In a 2019 Paychex survey of more than 1,000 employees, 70.5% of respondents described their workload as excessive and stressful. The reality is that many people experience stress in and out of the workplace. For example, employees nationwide are currently dealing with stress as a result of the coronavirus pandemic, whether they are working at home and contending with work/life balance, are dealing with health issues, need to take care of kids, or are working long hours as part of an essential business. Your staff can leverage an employee assistance program to help them find ways to keep their stress levels under control, even during these challenging times.
Absenteeism and stress are closely related. In the same Paychex survey, 69.3% of employees reported difficulty getting out of bed to go to work when their stress workload is high. When you layer this on top of the numerous issues that may already be keeping employees from work — being caregivers for children and parents, or getting sick themselves — absenteeism can become a serious issue. An EAP can help an employee find the resources that can help save them time and mitigate unhealthy stress levels. Having these tools on hand can have positive impacts, such as improved time management and more energy throughout the workday.
Reduced accidents and fewer workers' comp claims
When employees have readily available access to resources that improve their health, manage their problems, and reduce stress, their overall wellness can improve. Stress management can help employees be more productive, as well as work smarter and safer, especially those who are involved in various forms of physical labor. Investing in an EAP may likely reduce accidents and ultimately lower your workers' compensation claims.
Greater employee retention
Employees who are engaged and satisfied with their work tend to stick around longer. Not only can access to an EAP empower employees to lead healthier, more fulfilling lives but offering an EAP as a benefit demonstrates that you care about their overall well-being, which can increase feelings of loyalty to your organization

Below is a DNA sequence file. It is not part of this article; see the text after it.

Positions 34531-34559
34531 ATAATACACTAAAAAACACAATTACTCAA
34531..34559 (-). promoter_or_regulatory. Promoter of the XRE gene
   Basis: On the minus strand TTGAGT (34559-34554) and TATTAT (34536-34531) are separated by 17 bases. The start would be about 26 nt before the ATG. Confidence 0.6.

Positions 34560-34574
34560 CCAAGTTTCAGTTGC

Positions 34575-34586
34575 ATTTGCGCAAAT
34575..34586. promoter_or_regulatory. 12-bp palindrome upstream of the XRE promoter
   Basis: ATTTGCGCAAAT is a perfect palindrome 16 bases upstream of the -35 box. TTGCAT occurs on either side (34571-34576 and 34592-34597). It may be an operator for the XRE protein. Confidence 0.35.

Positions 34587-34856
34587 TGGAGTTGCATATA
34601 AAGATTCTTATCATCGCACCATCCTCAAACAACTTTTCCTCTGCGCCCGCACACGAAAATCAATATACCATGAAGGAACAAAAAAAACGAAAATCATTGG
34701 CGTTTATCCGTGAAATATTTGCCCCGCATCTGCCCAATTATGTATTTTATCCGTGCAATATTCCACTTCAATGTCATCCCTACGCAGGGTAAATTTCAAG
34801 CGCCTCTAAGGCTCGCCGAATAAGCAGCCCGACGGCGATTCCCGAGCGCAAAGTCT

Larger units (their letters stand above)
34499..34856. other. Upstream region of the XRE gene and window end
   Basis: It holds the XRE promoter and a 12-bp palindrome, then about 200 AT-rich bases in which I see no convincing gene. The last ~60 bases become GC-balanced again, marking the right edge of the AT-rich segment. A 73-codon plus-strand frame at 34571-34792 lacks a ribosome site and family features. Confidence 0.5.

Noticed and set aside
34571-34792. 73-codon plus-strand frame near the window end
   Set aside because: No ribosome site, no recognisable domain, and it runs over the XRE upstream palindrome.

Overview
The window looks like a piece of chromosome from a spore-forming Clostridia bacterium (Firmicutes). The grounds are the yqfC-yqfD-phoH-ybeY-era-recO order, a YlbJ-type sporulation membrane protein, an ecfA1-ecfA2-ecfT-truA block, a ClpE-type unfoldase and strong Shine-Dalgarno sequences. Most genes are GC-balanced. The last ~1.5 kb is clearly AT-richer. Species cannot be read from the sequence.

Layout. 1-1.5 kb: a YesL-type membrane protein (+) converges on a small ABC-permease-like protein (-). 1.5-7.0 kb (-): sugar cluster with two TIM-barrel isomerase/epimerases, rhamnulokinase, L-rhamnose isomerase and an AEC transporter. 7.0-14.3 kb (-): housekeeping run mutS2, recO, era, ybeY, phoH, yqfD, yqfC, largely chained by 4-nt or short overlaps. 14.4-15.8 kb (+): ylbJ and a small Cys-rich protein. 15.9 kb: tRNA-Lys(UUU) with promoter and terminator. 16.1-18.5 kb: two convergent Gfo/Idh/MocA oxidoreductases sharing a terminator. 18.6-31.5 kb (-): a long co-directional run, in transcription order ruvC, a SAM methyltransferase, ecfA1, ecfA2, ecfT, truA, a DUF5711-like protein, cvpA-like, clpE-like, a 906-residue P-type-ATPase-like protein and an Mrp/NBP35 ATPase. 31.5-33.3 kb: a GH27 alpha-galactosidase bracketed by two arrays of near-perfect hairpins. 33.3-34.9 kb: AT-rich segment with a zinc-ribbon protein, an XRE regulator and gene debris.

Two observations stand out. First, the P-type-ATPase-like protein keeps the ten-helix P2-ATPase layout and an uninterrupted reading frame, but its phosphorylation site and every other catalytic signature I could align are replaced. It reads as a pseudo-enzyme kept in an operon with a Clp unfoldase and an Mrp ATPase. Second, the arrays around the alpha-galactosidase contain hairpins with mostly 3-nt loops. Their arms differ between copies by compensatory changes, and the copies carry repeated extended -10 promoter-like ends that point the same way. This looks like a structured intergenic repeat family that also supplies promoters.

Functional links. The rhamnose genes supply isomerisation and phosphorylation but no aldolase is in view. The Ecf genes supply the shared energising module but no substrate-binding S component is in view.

For many employers, providing health care coverage is one of the more costly components of a benefits package. A health care assistance service like an EAP can help manage that cost over the long-term by helping provide the advice, support, and resources employees need to be physically and mentally healthier, thus lowering their health care claims. Additionally, an EAP can help employees be more efficient in managing their health care expenses.
Feeling stressed or overworked, an inability to achieve sufficient work/life balance, and not having access to resources are some of the reasons why employees choose to leave a job. An EAP, with its network of resources, functions to help employees better manage feelings and situations. When you consider the true cost of losing an employee (impact on morale, productivity loss, cost of recruiting, hiring, and onboarding a new person), investing in an EAP to help with retention begins to make a lot of sense.
Benefits of an employee assistance program for employers
There are additional benefits of an employee assistance program for employers. In certain cases, EAP programs can directly help a company resolve ongoing issues. Each program's offerings are different, but certain programs will provide consultations to managers or executives on how to handle difficult situations within the workplace. For example, an EAP can be used as a resource during employer/employee interactions. If a worker is experiencing performance issues or discloses personal problems to an employer, a referral to an EAP resource may be appropriate. However, it's important to evaluate this from a policy standpoint and obtain expert HR or legal advice to ensure the strategy you're considering complies with relevant state and federal regulations.
An EAP can also help a business meet employees' needs while staying within its budget. Many employees and potential job candidates want health care benefits, and an EAP is one way a smaller organization can remain competitive for top talent and retain valued staff once hired. It may be a good time to audit your employee benefits package to determine whether an EAP would benefit your organization.
How to adopt an EAP at your business
Challenging situations, from stress on the job to navigating an unexpected event such as a public health emergency, can take a toll on individuals. Help your staff get the support they need by investing in an employee assistance program. Ready to get started? An EAP is included as part of all Paychex HR Services offerings, and clients can get started by contacting their dedicated HR professional.